Today's blogpost was written by Ethan Harrington-Smith, a Yahel Social Change fellow living, learning and volunteering for 9-months in the city of Rishon LeZion.
Israel is a multicultural society that has chosen not to adopt an educational policy of multiculturalism.
It sounds ridiculous -- especially when you consider the country’s ethnic diversity -- but the Israeli school system is in near-constant cultural disarray. Government officials are rarely in office long enough to standardize education, meaning newer policies are reworked or rewritten entirely. Consistency is naught, and any organized approach is tossed out the window.
But the Israeli school system is getting a lift, and it’s thanks to a the support of NGO’s like the Israel Center for Educational Innovation.
Right now, one of the biggest limiting factors in Israeli education is the overemphasis on Jewish statebuilding.
Ingrained in every lesson plan is Jewish and Hebrew history, the ideals, and the spiritual philosophy, and though some schools are more liberal with their curricula, there’s still an expectation that all students know the basics.
This is particularly problematic for students with little to no Jewish background, like the Arab-Israelis who end up in state-run schools. Most of them are from low socio-economic foundations, and that financial disparity is reflected in poor academics. Out of the four-hundred Israeli schools considered to be ‘failing’, two-hundred of them are categorically Arab.
However, Arabs aren’t the only marginalized group who struggles. Ethiopian immigrants are also dealing with poverty and prejudice. Families who speak little to no Hebrew can’t communicate with schools about their children’s needs, and the children don’t get the support necessary for academic success. This has fostered a culture of low expectations in teachers, which in turn leads to feelings of hopelessness.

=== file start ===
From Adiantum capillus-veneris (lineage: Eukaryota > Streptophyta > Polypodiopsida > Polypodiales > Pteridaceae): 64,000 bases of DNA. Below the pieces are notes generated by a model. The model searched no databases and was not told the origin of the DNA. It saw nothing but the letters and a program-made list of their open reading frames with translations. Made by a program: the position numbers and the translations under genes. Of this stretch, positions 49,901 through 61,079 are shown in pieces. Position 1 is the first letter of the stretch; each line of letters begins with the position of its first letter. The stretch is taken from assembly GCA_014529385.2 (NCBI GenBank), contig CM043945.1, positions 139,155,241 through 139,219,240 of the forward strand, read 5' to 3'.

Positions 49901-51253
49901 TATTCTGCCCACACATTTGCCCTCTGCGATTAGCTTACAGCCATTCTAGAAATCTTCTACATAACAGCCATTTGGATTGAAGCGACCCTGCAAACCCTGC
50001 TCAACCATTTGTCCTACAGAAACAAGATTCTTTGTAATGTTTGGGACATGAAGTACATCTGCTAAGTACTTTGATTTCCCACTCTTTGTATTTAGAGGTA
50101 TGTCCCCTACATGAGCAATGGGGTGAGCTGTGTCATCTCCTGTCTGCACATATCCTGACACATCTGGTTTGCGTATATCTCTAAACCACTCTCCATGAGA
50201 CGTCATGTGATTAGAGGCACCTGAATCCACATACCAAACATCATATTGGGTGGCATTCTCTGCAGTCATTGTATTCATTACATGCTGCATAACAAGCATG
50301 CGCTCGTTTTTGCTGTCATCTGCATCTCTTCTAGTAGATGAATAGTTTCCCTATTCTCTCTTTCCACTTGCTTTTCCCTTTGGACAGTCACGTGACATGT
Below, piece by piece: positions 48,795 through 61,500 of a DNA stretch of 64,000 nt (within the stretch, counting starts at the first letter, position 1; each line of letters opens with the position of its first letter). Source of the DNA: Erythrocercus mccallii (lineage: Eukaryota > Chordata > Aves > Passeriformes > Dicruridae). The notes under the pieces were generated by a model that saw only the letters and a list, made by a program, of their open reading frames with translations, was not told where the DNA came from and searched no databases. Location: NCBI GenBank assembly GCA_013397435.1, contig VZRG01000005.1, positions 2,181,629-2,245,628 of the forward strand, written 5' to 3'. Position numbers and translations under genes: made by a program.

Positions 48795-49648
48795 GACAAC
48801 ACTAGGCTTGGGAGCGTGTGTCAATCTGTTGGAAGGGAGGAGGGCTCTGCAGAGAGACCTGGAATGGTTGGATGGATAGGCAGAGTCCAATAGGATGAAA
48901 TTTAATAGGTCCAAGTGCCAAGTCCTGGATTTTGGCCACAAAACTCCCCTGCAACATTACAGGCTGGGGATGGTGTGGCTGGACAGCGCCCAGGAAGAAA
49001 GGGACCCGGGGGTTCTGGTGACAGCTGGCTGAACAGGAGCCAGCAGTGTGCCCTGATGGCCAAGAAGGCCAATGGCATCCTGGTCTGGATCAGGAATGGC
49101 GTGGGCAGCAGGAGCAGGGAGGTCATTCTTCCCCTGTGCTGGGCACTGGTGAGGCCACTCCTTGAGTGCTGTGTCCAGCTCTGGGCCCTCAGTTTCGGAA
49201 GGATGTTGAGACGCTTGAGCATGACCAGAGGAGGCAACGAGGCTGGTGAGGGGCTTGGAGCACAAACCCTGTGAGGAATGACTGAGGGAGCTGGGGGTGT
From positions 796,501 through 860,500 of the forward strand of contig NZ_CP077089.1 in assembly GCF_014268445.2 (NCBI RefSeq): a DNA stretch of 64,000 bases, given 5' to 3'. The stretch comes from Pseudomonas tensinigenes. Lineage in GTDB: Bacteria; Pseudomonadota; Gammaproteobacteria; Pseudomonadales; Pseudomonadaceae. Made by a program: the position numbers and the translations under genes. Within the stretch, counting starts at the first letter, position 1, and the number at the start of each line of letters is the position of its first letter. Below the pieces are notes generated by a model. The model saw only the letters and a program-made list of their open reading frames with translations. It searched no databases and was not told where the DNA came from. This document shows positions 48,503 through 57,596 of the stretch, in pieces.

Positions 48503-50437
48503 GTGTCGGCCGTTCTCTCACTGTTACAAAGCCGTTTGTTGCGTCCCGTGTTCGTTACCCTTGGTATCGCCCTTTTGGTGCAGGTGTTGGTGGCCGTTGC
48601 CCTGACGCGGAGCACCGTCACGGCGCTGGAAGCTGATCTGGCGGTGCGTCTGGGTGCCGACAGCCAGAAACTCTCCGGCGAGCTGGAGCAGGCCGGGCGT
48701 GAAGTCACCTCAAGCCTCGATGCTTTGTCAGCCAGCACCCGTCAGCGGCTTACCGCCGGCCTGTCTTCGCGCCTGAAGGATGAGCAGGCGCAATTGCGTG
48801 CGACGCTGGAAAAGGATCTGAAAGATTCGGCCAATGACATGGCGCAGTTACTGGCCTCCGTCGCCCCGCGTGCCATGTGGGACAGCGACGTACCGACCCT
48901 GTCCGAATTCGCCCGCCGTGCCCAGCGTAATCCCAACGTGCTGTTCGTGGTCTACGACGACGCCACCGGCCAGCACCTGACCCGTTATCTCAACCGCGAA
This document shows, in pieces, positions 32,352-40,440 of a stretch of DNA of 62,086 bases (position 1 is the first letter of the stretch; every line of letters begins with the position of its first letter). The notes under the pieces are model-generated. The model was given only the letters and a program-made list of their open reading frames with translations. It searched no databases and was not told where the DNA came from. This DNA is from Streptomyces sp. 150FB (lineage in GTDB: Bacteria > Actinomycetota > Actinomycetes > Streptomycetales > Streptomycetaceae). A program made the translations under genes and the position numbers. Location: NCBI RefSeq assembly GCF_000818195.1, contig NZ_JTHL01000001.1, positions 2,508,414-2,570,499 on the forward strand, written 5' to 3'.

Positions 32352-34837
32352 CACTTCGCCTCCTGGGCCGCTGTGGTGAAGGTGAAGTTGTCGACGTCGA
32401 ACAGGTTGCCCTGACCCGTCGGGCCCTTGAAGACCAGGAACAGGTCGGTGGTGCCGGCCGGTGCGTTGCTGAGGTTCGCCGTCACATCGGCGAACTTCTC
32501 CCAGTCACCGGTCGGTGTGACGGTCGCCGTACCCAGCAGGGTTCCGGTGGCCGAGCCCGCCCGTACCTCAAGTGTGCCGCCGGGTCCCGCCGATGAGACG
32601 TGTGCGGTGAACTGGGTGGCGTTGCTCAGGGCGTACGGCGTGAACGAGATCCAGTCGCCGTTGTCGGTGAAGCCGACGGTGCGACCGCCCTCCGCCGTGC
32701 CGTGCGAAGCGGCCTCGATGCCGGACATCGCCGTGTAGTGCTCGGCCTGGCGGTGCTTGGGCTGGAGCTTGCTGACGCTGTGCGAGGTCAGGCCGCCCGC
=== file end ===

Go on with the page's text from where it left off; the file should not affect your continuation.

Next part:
A self—fulfilling prophecy is born, and the cycle repeats.
But the cycle is about to be broken.
Introducing the Israel Center for Educational Innovation. Introducing hope.
To shift the dynamic, ICEI has changed how schools handle education. They enlist the help of coordinators and literacy training coaches, and outside the schools, their cultural ambassadors work with families as mentors.
ICEI has had a decade of successes (and failures, too), but their newest initiatives have reduced the link between low socio-economic status and poor academics. The immigrant students, once left behind by their teachers and peers, are catching back up, and though there’s still thousands who need help, the number is getting lower every year.
While Israel might not be willing to adopt an educational policy of multiculturalism, thankfully, agencies like ICEI are doing the job for it.
Learn more about ICEI’s work here.